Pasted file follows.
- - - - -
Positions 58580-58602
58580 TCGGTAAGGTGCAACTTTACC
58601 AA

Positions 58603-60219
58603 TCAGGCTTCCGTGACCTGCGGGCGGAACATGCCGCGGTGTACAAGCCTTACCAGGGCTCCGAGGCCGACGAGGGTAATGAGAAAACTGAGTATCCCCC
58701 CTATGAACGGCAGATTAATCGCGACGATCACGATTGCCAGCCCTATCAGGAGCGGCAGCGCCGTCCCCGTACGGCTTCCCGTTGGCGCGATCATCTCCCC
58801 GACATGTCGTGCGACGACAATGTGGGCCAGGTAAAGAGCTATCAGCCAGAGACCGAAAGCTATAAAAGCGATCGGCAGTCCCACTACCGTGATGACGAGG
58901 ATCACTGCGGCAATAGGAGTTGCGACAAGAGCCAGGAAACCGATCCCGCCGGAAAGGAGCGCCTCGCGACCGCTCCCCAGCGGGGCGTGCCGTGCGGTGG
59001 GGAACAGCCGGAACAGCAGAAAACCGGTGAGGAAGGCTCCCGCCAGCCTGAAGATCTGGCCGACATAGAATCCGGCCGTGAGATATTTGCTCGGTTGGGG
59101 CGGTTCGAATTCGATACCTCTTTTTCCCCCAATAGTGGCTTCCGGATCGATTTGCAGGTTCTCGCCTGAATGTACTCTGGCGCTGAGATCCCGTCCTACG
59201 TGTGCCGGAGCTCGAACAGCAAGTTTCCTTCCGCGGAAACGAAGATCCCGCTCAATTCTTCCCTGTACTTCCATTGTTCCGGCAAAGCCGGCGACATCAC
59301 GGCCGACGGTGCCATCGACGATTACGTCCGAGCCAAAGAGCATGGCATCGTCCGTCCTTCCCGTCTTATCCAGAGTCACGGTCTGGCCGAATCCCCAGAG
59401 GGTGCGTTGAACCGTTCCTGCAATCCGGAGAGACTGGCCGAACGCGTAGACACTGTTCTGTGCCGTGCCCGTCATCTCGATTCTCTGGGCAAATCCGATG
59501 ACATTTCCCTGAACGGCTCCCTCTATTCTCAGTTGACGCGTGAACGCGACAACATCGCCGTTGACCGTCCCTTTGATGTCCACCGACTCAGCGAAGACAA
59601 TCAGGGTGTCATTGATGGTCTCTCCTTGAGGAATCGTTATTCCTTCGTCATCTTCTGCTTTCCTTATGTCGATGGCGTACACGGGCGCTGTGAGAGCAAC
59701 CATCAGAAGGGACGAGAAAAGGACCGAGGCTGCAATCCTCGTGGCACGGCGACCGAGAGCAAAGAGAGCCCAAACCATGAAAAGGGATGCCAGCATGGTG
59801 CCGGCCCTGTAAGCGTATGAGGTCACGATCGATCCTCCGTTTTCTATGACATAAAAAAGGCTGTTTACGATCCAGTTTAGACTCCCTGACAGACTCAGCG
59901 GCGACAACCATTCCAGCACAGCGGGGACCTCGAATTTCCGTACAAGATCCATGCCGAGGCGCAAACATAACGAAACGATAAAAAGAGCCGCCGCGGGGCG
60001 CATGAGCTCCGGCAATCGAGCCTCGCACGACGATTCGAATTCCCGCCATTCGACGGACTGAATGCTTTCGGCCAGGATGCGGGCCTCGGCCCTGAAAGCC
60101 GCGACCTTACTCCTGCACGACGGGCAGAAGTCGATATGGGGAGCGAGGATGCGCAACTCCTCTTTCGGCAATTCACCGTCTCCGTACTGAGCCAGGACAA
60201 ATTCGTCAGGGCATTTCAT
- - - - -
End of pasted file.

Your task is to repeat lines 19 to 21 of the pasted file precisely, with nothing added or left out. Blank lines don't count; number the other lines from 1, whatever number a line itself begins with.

60001 CATGAGCTCCGGCAATCGAGCCTCGCACGACGATTCGAATTCCCGCCATTCGACGGACTGAATGCTTTCGGCCAGGATGCGGGCCTCGGCCCTGAAAGCC
60101 GCGACCTTACTCCTGCACGACGGGCAGAAGTCGATATGGGGAGCGAGGATGCGCAACTCCTCTTTCGGCAATTCACCGTCTCCGTACTGAGCCAGGACAA
60201 ATTCGTCAGGGCATTTCAT